Lives saved sooner thanks to next-gen search-and-rescue

In a life-threatening situation, every second is critical.
​Cristy Burne
​Cristy Burne
Science writer
Lives saved sooner thanks to next-gen search-and-rescue
Image credit: Australian Maritime Safety Authority

Last financial year, there were more than 1000 search-and-rescue incidents in WA alone, with distress signals taking up to six hours to be detected by passing satellites.

Thanks to a speedy new global system, search-and-rescue response times are dropping.

The new system—called Medium-altitude Earth Orbit Search and Rescue, or MEOSAR— piggybacks on the satellites we already use for GPS, providing real-time coverage of activated distress beacons.

The system relies on a tracking ground station in Mingenew, Western Australia, which is one of only two such stations across Australia and New Zealand.


In late August 2016, a family of four set out for a day’s fishing near Ningaloo, north of Coral Bay.

Their boat broke down, so with the sun already setting, they activated their Emergency Position Indicating Radio Beacon, known as an EPIRB, which broadcast a distress signal skyward.

Almost immediately, GPS satellites around 19,000–24,000 km above detected the signal, relaying it back to Earth.

This signal was detected by several of the six antennas at the Mingenew tracking station. Each antenna tracks a different satellite, so computers could use the data to triangulate the signal and calculate the EPIRB’s location.

Mingenew pinged this info across to search-and-rescue mission control, in Canberra.

AMSA officers in Canberra asked two nearby planes and a helicopter to help with the search. The helicopter was able to winch the family to safety, all before nightfall.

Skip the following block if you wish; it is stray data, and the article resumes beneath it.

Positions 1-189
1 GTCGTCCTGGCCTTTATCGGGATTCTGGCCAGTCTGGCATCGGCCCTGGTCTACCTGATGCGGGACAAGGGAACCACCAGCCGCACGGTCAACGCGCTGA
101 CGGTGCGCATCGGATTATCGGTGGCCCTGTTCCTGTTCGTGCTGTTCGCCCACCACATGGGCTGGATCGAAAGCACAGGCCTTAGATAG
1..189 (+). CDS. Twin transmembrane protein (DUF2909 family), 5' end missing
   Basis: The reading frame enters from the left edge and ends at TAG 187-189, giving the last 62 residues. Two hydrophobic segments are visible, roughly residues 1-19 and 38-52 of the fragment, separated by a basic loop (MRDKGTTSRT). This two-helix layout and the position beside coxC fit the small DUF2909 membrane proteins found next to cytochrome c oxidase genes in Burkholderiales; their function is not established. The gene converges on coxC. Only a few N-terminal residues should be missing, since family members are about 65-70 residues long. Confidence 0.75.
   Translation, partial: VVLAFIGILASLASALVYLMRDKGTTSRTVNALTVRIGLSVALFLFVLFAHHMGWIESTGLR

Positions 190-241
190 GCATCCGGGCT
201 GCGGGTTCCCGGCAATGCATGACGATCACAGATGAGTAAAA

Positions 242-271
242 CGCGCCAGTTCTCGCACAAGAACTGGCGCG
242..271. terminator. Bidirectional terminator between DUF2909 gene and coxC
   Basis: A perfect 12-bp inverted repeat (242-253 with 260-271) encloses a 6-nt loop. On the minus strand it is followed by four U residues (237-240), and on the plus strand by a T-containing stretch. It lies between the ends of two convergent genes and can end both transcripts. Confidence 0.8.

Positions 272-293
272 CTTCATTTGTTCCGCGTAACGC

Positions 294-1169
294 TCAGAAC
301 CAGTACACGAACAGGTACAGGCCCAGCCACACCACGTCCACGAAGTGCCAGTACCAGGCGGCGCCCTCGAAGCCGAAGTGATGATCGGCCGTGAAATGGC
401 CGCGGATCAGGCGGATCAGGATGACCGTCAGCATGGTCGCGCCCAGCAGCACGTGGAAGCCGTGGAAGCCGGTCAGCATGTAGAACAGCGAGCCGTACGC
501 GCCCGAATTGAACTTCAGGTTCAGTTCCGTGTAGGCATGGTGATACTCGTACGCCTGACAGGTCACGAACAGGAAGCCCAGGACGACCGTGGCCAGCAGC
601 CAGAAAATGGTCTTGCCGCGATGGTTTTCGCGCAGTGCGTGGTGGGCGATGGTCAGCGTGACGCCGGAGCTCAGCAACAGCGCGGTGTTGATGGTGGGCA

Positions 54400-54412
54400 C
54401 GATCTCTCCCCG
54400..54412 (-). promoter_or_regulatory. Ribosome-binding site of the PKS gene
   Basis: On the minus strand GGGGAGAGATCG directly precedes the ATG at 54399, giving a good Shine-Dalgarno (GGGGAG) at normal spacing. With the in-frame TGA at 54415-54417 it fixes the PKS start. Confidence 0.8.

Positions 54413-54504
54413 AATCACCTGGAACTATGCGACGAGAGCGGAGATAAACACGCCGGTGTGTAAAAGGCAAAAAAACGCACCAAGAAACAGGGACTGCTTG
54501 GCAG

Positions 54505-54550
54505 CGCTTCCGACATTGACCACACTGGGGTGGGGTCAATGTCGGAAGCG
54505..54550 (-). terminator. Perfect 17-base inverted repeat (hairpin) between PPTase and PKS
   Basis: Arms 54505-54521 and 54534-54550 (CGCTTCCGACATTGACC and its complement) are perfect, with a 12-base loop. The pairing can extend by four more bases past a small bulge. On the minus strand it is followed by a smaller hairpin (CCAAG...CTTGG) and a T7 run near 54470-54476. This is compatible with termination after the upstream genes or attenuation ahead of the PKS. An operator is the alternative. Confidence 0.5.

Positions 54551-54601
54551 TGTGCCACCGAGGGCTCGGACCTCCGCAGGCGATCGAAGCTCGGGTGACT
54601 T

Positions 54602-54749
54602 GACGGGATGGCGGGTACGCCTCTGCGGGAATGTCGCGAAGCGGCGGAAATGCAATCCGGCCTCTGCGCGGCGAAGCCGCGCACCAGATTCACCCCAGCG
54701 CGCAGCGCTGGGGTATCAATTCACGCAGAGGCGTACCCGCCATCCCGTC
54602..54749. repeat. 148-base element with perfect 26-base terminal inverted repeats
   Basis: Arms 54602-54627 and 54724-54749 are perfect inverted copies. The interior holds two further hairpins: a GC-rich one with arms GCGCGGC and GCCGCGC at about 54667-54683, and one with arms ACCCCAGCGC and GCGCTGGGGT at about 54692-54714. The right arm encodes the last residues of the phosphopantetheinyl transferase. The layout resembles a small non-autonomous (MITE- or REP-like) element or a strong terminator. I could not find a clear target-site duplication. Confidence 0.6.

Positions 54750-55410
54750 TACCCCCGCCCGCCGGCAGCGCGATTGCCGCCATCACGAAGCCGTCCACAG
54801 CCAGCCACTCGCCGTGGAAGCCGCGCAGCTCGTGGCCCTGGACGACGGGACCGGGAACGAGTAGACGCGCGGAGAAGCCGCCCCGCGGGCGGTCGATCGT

“The signal was picked up nearly an hour earlier than it would’ve been with the previous system,” says Christine Macmillian of the Australian Maritime Safety Authority. “We were able to respond to it before it grew dark.”

Thanks to MEOSAR, this sort of response time is becoming the new norm: the satellites can pinpoint a distress signal within ten minutes of it going off, 95% of the time.


Seeking adventure this summer? AMSA recommends you:

  • Carry some form of two-way communication
  • Leave a plan of your trip with someone who can alert the authorities if things go wrong
  • Register your GPS-equipped beacon (registration can also avoid expensive false alarms)

“And don’t forget to pack food, water, life jackets, flares…. all those good things,” Christine grins.


Search-and-rescue satellites have so far helped save more than 40,000 lives from around the world since operations began in 1982. Australia’s share of search-and-rescue responsibility is approximately 53 million square kilometres or one-tenth of the Earth’s surface.

​Cristy Burne
About the author
​Cristy Burne
​Perth-based Cristy loves to inspire creativity, daring and resilience in her readers. She has worked as a science writer and presenter in Switzerland, the US, UK, Japan and South Africa. Cristy’s books are published in three languages and five countries.
View articles
​Perth-based Cristy loves to inspire creativity, daring and resilience in her readers. She has worked as a science writer and presenter in Switzerland, the US, UK, Japan and South Africa. Cristy’s books are published in three languages and five countries.
View articles


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